September 11, 2016

La Plata Peak – 14,336′

14er rank:

# of climbs:
First climbed:
Last climbed:
Routes climbed:


1,836' (Mt. Elbert - 6.3 mi NNE)
Chaffee County
17.2 mi SW of Leadville
20.1 mi SE of Aspen

Ellingwood Ridge (Class 3)

Google Maps


*This is NOT the standard route up La Plata Peak!

This is the 21st 14er I've climbed, back in August 2015 with my friend Tim. It is the 5th tallest in Colorado but only the 4th tallest in the high Sawatch Range, behind Mount Elbert, Mount Massive, and Mount Harvard. La Plata Peak can be easily seen from many vantage points, especially from the northwest at Independence Pass along CO Rt. 82 between Twin Lakes and Aspen.

The standard route goes south up La Plata Gulch and takes La Plata's northwest ridge to the summit, a 9+ mile roundtrip Class 2 hike that gains 4,500' of elevation. Whenever I hike in the Sawatch, I always like to try and find alternate routes since the standard routes are often long trudges up a steep slope or a boring ridgeline. The route we took, up La Plata's Ellingwood Ridge, is nothing like that. While it is in fact a ridgeline, it is chock full of interesting rock obstacles that are rated at Class 3 or Class 4.

The Ellingwood Ridge route begins at the same trailhead as the standard route, the Lake Creek Trailhead at 10,160' just off of CO Rt. 82, about 9 miles east of Independence Pass. The route description on (see above) is probably not as detailed as it should be for such a long and arduous hike, although once you get to the ridgeline it's hard to get "lost" since you can see the finish line (i.e., the summit) the rest of the way.

This route is not for beginners by any means, as it requires hiking near or above 13,000' for over 2 miles across rugged terrain. If descending from the summit via the standard route, the total mileage is only about 10 miles, but the elevation gain is ~5,400'. If you get caught in a storm while on the ridge, the only safe way back to treeline is back the way you came, not down the steep, loose sides of the ridge. Do not use this route description if you are attempting this hike. Instead, see the description or the one found in Gerry Roach's book Colorado's Fourteeners: From Hikes to Climbs*.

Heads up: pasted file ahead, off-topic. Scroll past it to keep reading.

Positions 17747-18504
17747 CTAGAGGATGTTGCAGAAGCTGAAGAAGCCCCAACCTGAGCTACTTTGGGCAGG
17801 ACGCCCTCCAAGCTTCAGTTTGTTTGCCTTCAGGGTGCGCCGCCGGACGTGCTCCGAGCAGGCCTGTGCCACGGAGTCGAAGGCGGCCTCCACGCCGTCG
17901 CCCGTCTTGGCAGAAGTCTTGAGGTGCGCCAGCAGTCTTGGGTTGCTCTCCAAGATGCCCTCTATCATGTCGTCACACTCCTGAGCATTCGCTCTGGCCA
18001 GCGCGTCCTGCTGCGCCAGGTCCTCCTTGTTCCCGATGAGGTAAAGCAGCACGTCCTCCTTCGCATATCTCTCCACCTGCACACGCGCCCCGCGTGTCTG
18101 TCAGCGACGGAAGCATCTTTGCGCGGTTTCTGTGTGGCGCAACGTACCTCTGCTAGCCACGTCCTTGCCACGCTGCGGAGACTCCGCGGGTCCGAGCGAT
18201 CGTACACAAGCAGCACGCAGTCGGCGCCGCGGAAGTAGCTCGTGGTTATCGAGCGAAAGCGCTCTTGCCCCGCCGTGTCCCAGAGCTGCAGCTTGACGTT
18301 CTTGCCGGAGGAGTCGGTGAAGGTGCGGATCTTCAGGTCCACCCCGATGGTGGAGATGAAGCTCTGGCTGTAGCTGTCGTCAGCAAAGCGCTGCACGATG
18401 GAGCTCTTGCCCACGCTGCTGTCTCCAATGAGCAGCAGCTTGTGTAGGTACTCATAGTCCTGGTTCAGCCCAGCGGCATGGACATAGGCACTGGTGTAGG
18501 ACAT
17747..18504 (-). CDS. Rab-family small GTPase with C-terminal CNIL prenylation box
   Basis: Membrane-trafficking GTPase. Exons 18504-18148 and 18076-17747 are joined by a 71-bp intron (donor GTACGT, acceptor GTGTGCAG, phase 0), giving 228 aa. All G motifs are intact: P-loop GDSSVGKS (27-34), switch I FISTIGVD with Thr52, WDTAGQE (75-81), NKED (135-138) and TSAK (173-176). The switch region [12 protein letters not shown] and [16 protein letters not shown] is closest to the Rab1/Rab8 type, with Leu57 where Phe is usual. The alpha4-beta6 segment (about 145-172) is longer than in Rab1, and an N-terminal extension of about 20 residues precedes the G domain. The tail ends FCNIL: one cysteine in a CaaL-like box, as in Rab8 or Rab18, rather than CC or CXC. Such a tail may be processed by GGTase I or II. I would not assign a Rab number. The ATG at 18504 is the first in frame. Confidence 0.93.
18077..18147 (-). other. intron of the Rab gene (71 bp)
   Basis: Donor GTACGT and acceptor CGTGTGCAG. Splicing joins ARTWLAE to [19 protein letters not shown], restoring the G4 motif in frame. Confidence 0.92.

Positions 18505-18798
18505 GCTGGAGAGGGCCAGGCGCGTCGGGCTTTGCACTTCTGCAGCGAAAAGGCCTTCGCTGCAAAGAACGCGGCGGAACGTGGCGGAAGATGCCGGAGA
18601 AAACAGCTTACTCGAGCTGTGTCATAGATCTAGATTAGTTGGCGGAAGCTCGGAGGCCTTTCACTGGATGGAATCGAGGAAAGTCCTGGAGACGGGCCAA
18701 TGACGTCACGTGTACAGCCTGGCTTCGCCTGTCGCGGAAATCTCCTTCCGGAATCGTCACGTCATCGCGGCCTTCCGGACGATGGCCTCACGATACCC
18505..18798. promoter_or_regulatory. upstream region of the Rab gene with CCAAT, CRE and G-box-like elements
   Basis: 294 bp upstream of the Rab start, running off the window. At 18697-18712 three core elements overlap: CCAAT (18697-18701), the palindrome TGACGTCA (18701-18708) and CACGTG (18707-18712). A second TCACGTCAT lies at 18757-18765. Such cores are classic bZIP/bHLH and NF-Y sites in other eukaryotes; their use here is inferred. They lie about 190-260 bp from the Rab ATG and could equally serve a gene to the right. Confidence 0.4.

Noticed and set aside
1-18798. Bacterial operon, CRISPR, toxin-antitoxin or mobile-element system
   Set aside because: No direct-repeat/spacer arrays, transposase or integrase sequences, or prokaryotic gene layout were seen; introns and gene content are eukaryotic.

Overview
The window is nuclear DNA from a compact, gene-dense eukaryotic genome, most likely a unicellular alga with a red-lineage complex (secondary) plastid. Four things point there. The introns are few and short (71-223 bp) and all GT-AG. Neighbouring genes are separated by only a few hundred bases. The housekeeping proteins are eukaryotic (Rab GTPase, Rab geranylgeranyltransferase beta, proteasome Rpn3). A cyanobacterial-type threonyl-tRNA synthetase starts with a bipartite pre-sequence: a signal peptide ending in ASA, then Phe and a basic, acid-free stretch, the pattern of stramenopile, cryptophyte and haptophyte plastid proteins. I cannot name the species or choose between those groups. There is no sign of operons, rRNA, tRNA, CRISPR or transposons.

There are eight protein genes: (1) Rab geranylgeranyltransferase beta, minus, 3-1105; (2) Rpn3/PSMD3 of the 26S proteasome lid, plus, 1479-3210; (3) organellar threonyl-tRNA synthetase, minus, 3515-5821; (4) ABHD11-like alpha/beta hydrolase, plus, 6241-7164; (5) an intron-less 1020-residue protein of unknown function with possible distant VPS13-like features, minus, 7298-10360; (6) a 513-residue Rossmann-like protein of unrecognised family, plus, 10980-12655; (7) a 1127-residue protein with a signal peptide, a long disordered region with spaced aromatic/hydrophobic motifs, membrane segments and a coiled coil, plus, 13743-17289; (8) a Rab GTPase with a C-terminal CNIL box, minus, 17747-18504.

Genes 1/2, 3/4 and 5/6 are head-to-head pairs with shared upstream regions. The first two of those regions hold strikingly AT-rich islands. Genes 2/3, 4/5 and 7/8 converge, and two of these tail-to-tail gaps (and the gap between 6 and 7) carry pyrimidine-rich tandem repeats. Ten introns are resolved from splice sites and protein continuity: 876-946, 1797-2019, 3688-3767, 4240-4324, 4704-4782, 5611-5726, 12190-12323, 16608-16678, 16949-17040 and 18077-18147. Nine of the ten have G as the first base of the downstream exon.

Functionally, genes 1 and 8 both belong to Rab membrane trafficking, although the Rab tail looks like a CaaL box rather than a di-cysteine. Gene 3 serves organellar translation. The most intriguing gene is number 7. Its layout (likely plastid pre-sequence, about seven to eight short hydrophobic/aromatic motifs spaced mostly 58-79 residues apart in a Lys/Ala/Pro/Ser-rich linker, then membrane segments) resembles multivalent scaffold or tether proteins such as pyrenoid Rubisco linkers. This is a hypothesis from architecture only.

You begin by following the Northwest Ridge route south from the trailhead for about 0.6 miles before turning left (east) on the faint trail toward La Plata Basin Gulch (not La Plata Gulch!). The trail rides along the north side of La Plata's northwest ridge and enters La Plata Basin Gulch on the other side. There is a creek that runs through the gulch. Eventually, the trail disappears in the forest and you must bushwhack south up the gulch for a bit. You will be looking left (east) for the easiest way up the slopes to the northern end of Ellingwood Ridge. Once you find a way up, leave the gulch to the east and begin ascending the steep slope toward the ridge.

The northern point of Ellingwood Ridge is at 12,600'. From here, it is 2+ miles to the summit. The route you choose from here completely depends on how much climbing you want to do. If the weather does not look promising, this is where you want to turn around! In the most simple terms, follow the ridgeline almost all the way to the summit, avoiding more technical rock obstacles by descending a bit down below the ridgeline to the left (east) and finding the easiest passage around them. For more adventure, and if you have experience with Class 4 or Class 5 climbing, you can stay close to the top of the ridgeline the entire way. This will, of course, add time to your hike, but will also cut down on some of the elevation gain required if you were to seek the easiest path.

Again, do not use this rather vague route description if you are planning to hike Ellingwood Ridge. Please see more detailed accounts from or Gerry Roach's 14er guidebook. The route eventually reaches and crosses over the 14,180' sub-summit "East La Plata" before finally arriving at La Plata Peak. Here, you can rest and enjoy the views afforded you by the expansive Sawatch Range. It is best to descend via the much easier standard Northwest Ridge route.

*Click here to get this book on Amazon!


Trip Reports

La Plata Peak (Aug 2015)